Published: 23rd August 2018
Mumbai University's Hip-Hop course begins on Sep 8, Pak artists to handle 'pro' sessions
The course has been designed for any +2 pass-out and is the precursor to a full-length degree programme that may come up eventually
Hip-hop has always had a very small scene in India until recently, when artists like Divine have had their songs featured in mainstream Bollywood films like Mukkabaaz and Blackmail. With the intention of studying and interpreting hip-hop as a subject, the Department of Communication and Journalism of the Mumbai University has planned to launch a three-week-long course on hip-hop. The course which is scheduled to kick-off on September 8, 2018, is set to be a precursor to a diploma on hip-hop and then, gradually, a full-fledged degree on the subject.
They're also doing their bit to promote harmony across the Western frontier, with their plan to invite Pakistani rappers to perform, teach and discuss how the hip-hop culture has grown in Pakistan. "We are also planning to invite a few artists from Pakistan for a video-conference interaction to talk about how the culture is growing in Pakistan," said Yatindra Ingle, the course coordinator, who is a PhD scholar. The department also plans to collaborate with other recognised underground artists, not only from Mumbai but also from other parts of the world. "We will have artists from the USA to talk to the students over video calls and helping them understand the culture," he added, while stressing on the fact that all the artists who will be delivering lectures will interact with students.
Incidentally, this 27-year-old assistant professor who is helming the project was a rapper himself, "Many of the hip-hop artists give up education midway to join this culture but then they have no academic connection to come back to even if they want to. The courses they want to pursue are not on offer and they have to stick to some mainstream arts subject," said Ingle. "We wanted to teach hip-hop as a culture. We are going to explore hip-hop as a culture and how to interpret hip-hop academically."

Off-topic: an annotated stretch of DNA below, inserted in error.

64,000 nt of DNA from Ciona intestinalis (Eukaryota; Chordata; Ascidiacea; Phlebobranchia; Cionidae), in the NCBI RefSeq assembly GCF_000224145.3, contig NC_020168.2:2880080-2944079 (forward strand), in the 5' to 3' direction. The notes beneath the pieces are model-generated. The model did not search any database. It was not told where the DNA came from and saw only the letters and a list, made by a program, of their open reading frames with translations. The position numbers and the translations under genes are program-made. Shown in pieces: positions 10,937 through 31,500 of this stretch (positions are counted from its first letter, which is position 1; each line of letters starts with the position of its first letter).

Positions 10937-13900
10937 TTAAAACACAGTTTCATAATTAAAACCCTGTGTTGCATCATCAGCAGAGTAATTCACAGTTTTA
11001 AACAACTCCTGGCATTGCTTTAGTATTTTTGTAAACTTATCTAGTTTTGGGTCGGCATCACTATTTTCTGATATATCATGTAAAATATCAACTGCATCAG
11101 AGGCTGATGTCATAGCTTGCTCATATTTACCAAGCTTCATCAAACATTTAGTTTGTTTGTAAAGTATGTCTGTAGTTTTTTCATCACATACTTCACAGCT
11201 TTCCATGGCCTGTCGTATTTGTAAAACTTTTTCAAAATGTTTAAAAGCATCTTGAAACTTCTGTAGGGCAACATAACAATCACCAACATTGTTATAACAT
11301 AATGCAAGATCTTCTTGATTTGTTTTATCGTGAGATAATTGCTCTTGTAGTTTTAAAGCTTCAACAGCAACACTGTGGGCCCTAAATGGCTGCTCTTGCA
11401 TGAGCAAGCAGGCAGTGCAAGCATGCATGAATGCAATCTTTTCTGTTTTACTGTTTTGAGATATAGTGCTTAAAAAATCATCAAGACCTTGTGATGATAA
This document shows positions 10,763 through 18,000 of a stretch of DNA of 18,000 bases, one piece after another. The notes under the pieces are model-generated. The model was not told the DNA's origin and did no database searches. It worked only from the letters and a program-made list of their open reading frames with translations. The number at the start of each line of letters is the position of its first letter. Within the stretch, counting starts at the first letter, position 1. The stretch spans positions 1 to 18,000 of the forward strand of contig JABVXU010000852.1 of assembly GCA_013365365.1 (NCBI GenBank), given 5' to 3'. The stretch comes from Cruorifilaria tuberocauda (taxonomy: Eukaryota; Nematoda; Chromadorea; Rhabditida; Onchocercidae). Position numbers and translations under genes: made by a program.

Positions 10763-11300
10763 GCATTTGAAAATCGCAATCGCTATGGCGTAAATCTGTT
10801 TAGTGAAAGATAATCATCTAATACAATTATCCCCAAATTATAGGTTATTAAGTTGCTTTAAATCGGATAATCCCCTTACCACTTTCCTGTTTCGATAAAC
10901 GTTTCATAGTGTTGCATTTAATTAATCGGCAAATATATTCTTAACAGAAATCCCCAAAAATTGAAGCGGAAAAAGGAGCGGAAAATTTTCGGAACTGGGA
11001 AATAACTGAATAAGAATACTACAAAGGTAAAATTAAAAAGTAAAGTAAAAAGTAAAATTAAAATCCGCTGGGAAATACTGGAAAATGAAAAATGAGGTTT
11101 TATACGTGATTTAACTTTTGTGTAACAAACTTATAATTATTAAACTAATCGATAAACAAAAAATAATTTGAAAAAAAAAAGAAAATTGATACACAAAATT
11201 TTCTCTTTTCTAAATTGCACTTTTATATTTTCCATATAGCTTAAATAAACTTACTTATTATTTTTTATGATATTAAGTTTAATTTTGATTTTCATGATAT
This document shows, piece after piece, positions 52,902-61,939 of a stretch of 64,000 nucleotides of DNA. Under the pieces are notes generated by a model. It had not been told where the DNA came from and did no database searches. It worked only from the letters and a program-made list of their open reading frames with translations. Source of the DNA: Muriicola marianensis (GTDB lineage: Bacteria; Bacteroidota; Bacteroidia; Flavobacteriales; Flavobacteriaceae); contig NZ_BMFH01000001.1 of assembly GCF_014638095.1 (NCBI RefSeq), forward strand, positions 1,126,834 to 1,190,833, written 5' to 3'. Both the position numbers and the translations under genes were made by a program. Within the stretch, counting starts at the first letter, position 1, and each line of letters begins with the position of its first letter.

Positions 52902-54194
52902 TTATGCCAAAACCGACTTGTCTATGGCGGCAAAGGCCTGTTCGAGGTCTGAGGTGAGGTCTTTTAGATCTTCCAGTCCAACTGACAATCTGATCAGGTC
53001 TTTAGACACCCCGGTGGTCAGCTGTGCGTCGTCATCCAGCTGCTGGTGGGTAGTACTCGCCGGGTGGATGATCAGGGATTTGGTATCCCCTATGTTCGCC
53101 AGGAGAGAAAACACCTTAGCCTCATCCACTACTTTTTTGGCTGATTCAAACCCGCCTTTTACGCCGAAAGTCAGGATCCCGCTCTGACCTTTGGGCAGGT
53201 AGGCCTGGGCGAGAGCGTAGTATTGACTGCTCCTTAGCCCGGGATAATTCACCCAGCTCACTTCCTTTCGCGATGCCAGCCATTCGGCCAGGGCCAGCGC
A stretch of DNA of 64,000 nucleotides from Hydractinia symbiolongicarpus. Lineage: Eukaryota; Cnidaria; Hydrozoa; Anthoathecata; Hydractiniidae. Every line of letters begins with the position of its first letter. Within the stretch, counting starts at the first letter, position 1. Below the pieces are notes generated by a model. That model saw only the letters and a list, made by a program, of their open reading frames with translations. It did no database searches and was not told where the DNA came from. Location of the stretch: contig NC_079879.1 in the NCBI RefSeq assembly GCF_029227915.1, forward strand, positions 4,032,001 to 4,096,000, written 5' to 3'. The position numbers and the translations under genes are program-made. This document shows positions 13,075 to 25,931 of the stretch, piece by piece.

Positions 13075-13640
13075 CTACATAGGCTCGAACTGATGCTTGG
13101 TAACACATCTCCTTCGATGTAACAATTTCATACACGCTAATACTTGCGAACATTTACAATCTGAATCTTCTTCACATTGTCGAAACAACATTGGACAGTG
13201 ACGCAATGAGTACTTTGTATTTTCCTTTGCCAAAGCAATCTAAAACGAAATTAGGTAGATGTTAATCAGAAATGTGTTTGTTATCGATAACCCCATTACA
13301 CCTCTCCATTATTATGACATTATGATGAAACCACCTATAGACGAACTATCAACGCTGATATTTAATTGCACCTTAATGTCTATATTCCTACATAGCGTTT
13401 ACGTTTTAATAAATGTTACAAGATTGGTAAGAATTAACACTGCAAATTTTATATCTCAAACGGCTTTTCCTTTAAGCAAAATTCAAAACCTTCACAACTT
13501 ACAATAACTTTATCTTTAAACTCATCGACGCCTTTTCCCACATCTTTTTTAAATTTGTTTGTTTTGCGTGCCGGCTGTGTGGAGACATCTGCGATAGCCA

Rapper-scribe-prof: Yatindra Ingle, the course coordinator, was a rapper himself
Though it is built like any other academic programme, there is a strong critical aspect to the curriculum — like examining why most of the lyrics are chauvinistic in nature, "The course will have a six-credit structure with topics like the history of hip-hop, political hip-hop, women in hip-hop and the male chauvinist nature of the genre," explained Ingle. "
The students will be awarded two credits for attendance, two for a written examination of 100 marks and two for projects like organising a jam or writing research papers on the topic." Clearly, their practical classes are going to be the bomb. Ingle explained that hip-hop has always been a tool of communication and it's not an underground art form anymore. It's more of an alternative genre. Every artist now has a social media account and they connect with people directly. "We feel this should be studied academically to explore what the trends are, who these people are, what are they expressing and what else can be expressed using this medium," said Dr Sanjay Ranade, Head of the department. "This course is open to anyone who has graduated Class XII."
Setting milestone: The HOD, Sanjay Ranade, feels the hip-hop culture needs to be explored
Ranade added that the department will also invite people who manage hip-hop shows and academicians so that their students understand how the business works as a whole.